Following the latest government guidance on reducing exposure to the COVID-19 virus, a number of issues arise for employers.
These include issues relating to working from home, reduction in need for staff as a result of reduced demand, the rights of employees during periods in which they are unable to or not required to work and dealing with those whose roles do not permit remote working.
Working from home
Government advice does not, at this point, amount to a mandatory shutdown of workplaces: the guidance is that employees should work from home ‘where possible.’
Clearly, there will be uncertainty in some businesses and potential for disagreement as to which employees can work from home.
Ultimately, this must be the employer’s decision but care should be taken in communicating decisions to staff so as to avoid any suggestion of unlawful discrimination or unreasonable treatment/favouritism in reaching those decisions.
Where some, but not all staff carrying out similar roles are required to come into work, it might be useful to consider allowing employees to rotate attendance at the workplace, so that concerns about travel and exposure to the virus are seen to be reduced for all relevant staff.
Where employees may have particular concerns about exposure, relating to, for example, their need to protect vulnerable family members with whom they live, then as far as possible employers should take this into account in determining who is required to attend for work.
Paying employees who are unable to work
Unless contracts of employment allow expressly for reduction or cessation of pay during periods of downturn, then as long as the individual remains employed, they will be entitled to their usual pay.
Employers can seek to agree with employees that they take periods of paid or unpaid leave, but imposing pay cuts or failing to pay will amount to a breach of contract unless the contract can be said to be frustrated, as to which see below.
Employees who are off sick should be treated in line with standard company sick pay rules, though employers may also wish to extend this to those self-isolating so as to ensure that staff known to have been exposed to the virus feel able to remain at home in line with public health guidance.
The Government introduced in last week’s budget a right to receive Statutory Sick Pay (SSP) from day one of an illness, rather than day four as in the past. Statutory Sick Pay is administered via the PAYE system and employers who are paying staff who are off sick as a result of the virus or are not ill but are unable to work because they have been advised to self-isolate in line with Government guidance should ensure that their payroll providers are made aware of the absence, so that SSP reclaims can be made promptly.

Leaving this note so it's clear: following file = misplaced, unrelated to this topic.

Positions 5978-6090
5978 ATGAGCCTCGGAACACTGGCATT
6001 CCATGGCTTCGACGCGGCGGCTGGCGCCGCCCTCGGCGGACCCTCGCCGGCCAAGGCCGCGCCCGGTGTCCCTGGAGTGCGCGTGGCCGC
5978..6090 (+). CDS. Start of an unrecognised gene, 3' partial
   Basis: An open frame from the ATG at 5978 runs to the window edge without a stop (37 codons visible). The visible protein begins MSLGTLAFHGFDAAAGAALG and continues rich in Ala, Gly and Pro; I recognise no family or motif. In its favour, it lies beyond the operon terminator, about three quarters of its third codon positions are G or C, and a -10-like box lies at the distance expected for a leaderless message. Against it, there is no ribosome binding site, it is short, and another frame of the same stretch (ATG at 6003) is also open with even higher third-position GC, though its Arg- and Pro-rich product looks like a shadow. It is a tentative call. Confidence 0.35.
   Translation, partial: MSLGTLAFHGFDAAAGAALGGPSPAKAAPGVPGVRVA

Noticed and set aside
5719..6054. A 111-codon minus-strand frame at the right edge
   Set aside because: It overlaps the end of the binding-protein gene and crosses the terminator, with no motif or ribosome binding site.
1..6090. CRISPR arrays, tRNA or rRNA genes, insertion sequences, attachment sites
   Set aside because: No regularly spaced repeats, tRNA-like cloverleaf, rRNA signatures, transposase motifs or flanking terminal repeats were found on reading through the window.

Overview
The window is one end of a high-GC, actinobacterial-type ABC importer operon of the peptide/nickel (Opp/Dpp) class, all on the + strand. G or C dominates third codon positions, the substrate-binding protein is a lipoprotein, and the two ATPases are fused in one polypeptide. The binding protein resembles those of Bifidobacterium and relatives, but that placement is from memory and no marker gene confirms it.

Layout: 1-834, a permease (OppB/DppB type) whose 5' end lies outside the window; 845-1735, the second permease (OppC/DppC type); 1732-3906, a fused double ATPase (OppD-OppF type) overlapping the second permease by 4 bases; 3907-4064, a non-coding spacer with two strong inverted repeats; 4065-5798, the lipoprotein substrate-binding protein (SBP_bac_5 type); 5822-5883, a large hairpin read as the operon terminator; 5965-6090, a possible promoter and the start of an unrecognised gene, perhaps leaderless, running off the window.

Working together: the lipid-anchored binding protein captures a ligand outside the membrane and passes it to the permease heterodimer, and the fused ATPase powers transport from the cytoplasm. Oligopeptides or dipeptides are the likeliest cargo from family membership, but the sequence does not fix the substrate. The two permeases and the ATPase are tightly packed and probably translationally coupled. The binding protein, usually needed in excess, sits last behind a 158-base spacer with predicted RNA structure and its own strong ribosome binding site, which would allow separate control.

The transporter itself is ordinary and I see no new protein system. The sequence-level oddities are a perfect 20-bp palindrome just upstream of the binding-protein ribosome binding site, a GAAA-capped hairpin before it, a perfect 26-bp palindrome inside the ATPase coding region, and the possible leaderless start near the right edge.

Terminating employment as a result of lack of demand
It may be necessary, unfortunately, for businesses to reduce their employment overheads as a result of a fall-off in business demand.
Again, in the absence of any contractual rights relating to the right to lay staff off, normal redundancy procedures will apply if unfair dismissal cases are to be avoided and payment should be made for the notice period.
For staff with less than two years’ service, no unfair dismissal claim can arise, though where 20 or more redundancies apply, minimum periods of consultation apply to all, including those with less than two years’ service.
It may be possible in these circumstances, particularly where the financial impact of the current situation on an employer is severe and gives rise to a need for urgent action, to take advantage of a limited exception to the obligation to collectively consult in a redundancy situation.
This is possible in a situation in which there are special circumstances which render it ‘not reasonably practicable’ for the employer to comply with collective consultation obligations.
For freelance workers, contractual notice payments will be the only obligation, but there may be a risk of freelancers asserting employment status, particularly if they have worked continuously for two years or more.
Frustration of contracts
If businesses are required to close due to a downturn in demand, can it be said that the contract is automatically brought to an end because it is no longer possible to perform the contract?
The legal concept of frustration of contracts is well established and recognises that a contract may be brought to an end, without need for notice, by it having become impossible to perform the contract.
The application of frustration to employment contracts is less clear. There are cases which acknowledge that frustration can occur, but it is right to acknowledge a level of reluctance by the Courts to apply the concept to employment contracts.
The effect of frustration is that the contract is ended immediately, without any notice needing to be given by either party, because the contract is frustrated by events which have taken place.
This means that employees would not be entitled to receive payment in lieu of notice, nor have unfair dismissal rights and it is for this reason that there has been a reluctance to apply this doctrine easily to employment contracts.
The courts may take the view that it is open to the employer to give contractual notice if it wishes to bring the relationship to an end. The arguments may, however, be more readily accepted in relation to lengthy fixed term contracts which have become impossible to perform.
A move to a position in which businesses are ordered to close by the Government might also lead to frustration arguments being more likely to succeed.